Indonesian court acquits official in human trafficking case over human rights concerns

Indonesian court acquits official in human trafficking case over human rights concerns

An Indonesian court has acquitted a former government official accused of human trafficking after people were found in cages near his palm oil plantation, a decision the country’s human rights watchdog said Tuesday signaled impunity for state actors.

Prosecutors have vowed to appeal a ruling Monday by judges in a North Sumatra court that former regional official Terbit Rencana Perangin Angin was not guilty of charges including human trafficking, torture, forced labor and slavery. The grisly scandal in the world’s largest palm oil producing country first erupted in 2022 when police investigating the government official for corruption discovered people being held in cages on his property.

According to court documents, a police investigation found that 665 people had been held in cells with iron bars on his property since 2010. The acquittal was unfair, said Anis Hidayah of the Indonesian Human Rights Commission.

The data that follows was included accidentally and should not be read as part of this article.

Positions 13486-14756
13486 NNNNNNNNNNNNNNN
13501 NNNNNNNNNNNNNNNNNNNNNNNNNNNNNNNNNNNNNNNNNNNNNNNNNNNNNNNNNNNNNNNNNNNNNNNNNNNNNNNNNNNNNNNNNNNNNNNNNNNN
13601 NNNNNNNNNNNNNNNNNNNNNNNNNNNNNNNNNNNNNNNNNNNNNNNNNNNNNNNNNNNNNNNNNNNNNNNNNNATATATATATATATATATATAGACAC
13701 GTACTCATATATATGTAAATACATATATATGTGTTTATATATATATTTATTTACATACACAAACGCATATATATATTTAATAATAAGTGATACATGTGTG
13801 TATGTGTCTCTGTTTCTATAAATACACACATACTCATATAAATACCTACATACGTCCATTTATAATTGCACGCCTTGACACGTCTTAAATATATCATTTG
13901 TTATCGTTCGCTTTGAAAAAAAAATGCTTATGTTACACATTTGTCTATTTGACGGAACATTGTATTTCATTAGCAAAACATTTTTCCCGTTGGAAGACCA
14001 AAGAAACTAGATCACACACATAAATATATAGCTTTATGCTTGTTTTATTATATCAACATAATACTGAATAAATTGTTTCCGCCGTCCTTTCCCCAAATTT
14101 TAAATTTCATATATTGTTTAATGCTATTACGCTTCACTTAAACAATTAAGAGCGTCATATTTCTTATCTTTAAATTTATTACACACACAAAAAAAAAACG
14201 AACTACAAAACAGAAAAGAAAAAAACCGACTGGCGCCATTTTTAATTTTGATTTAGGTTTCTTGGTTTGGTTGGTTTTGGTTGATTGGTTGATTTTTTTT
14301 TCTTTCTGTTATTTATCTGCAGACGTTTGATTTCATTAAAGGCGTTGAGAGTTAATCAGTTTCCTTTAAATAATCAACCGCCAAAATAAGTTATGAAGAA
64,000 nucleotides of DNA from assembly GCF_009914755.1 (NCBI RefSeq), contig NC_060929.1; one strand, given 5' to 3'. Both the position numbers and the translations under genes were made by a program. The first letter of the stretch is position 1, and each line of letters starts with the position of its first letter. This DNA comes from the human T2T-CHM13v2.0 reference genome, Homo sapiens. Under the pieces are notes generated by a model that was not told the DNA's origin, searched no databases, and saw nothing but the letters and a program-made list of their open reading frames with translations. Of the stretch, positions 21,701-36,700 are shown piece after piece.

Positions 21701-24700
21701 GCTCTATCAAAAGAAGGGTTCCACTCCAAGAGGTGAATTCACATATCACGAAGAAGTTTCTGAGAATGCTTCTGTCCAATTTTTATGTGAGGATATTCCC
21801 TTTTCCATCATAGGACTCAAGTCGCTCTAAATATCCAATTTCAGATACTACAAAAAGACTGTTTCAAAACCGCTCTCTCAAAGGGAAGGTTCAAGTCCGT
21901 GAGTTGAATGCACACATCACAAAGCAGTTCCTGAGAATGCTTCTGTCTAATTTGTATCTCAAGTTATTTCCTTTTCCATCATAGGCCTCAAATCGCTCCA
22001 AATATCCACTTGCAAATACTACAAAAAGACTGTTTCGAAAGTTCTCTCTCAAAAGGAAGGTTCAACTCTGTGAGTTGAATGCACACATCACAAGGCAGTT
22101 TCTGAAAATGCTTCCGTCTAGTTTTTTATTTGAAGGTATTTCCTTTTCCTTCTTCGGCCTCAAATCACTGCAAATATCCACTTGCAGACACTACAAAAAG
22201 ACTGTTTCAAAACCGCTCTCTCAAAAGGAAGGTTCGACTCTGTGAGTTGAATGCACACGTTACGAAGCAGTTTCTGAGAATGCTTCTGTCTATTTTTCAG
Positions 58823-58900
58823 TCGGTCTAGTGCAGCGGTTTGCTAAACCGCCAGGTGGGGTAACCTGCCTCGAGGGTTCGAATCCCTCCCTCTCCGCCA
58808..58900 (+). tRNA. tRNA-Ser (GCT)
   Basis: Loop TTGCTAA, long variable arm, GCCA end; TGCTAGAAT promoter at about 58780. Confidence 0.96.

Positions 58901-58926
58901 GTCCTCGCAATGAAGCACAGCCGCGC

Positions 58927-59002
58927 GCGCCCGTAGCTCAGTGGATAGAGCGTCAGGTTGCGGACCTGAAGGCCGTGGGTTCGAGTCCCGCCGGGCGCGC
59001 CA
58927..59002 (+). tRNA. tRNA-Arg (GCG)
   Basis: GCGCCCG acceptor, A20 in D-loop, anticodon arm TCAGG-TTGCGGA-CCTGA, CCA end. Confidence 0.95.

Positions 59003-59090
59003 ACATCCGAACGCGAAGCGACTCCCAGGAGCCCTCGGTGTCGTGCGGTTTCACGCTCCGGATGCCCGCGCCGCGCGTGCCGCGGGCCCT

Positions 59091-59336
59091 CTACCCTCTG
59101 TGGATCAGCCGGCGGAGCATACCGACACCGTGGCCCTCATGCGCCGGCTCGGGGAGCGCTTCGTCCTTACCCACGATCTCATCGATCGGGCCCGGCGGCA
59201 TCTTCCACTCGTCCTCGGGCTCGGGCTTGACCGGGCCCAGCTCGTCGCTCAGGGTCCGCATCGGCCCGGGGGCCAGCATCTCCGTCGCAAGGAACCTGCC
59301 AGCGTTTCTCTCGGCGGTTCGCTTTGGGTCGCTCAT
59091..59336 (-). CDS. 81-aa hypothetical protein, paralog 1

“This judgment shows that there is impunity when one of the perpetrators is a state actor,” she said. “It also undermines the sense of justice.” Prosecutors will appeal, said Yos A Tarigan, a spokesman for the regional attorney general’s office.

Terbit’s lawyer could not immediately be reached, but speaking outside court on Monday, he thanked the judges who released him, media reported. The former regional chief, who was jailed for nine years on corruption charges in 2022, had previously said those detained were taking part in a drug rehabilitation program.

But prosecutors said they were tortured and forced to work on his plantation, and court documents show three of them died on the spot. An environmental investigation group, Project Gecko, later found the plantation had supplied palm oil to major global brands.

In 2022, eight people were convicted of first-degree murder and assault in the case and sentenced to up to three years in prison, according to local media. (Writing: Kate Lamb; Editing: Clarence Fernandez)

(Disclaimer: With contributions from agencies.)